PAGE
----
The Müller Interview: Bombshell or Dud?
Fatima Perspectives #1254
Life Site News has quite the scoop with its interview last week of Cardinal Gerhard Müller, ousted former head of the Congregation for the Doctrine of the Faith (CDF). Once again Life Site demonstrates its key role in documenting and legitimately opposing the current unprecedented crisis in the Church.
That said, however, a careful examination of the text of the interview reveals that its explosive content has been disarmed by one, in my view, fatal implicit concession.
First of all, Müller, speaking of ex-Cardinal McCarrick, rightly observes that the fact that “McCarrick, together with his clan and a homosexual network, was able to wreak havoc in a mafia-like manner in the Church is connected with the underestimation of the moral depravity of homosexual acts among adults.” Taking direct aim at Pope Francis in light of the indictment levelled by Archbishop Viganò, Müller adds: “And when there even has already been paid some hush money – and with it, the admission of his sexual crimes with young men – then every reasonable person asks how such a person can be a counselor of the Pope with regard to episcopal appointments.”
Moreover, Müller is right over the target when he exposes the sham of harping on the sexual abuse of “minors” by clergy so as to hide the endemic corruption of homosexual activity between clergy and “consenting adults.” He rejects the claim that “the Congregation of Faith was merely responsible for the sexual abuse of minors, but not of adults – as if sexual offenses committed by a clergyman either with another clergyman or with a layperson would not also be a grave violation of the Faith and of the holiness of the Sacraments.” Before his summary removal by Francis with no explanation, he had “stressed again and again that also homosexual conduct of clergymen can in no case be tolerated; and that the Church’s sexual morality may not be relativized by the worldly acceptance of homosexuality.”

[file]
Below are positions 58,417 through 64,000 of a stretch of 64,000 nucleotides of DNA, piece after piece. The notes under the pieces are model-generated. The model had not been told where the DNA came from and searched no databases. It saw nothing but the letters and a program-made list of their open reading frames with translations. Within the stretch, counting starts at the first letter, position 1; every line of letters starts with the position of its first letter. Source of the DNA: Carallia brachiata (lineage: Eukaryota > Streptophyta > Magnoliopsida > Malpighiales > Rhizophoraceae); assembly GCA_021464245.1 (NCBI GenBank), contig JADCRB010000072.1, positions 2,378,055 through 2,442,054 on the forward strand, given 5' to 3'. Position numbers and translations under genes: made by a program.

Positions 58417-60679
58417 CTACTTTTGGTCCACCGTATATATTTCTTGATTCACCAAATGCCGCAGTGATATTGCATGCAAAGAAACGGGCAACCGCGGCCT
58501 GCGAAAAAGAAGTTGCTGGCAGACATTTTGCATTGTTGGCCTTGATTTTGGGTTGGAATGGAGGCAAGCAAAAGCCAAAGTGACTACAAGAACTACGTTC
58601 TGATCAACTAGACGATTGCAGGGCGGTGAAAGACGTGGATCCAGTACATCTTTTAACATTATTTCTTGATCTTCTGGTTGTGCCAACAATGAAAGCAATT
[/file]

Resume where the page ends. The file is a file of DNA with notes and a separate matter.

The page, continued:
Müller scoffs at the argument that one must “differentiate” between “consensual sexual acts between adults and the abuse of minors, implying that a priest’s homosexual relations with another adult is not a major problem.” Says he in reply to that claim:
“One can differentiate everything – and then even consider oneself to be a great intellectual – but not a grave sin which excludes a person from the Kingdom of God, at least not as the bishop who is duty-bound not to exhibit the taste of the time [‘Zeitgeschmack’], but rather, to defend the truth of the Gospels. It seems the time has come ‘when they will not endure sound doctrine; but, according to their own desires, they will heap to themselves teachers, having itching ears: And will indeed turn away their hearing from the truth, but will be turned unto fables’ (2 Tim 4:3ff).”
And then there is this devastating admission about the current state of a Church in crisis:
“The origin of this whole crisis lies in a secularization of the Church and the reduction of the priest to the role of a functionary. It is finally atheism that has spread within the Church. According to this evil spirit, the Revelation concerning Faith and morals is being adapted to the world without God so that it does not interfere anymore with a life according to one’s own lusts and needs. Only about 5% of the offenders are being assessed as pathologically pedophile, whereas the great mass of offenders have freely trampled upon the Sixth Commandment out of their own immorality and thus have defied, in a blaspheming way, the Holy Will of God.”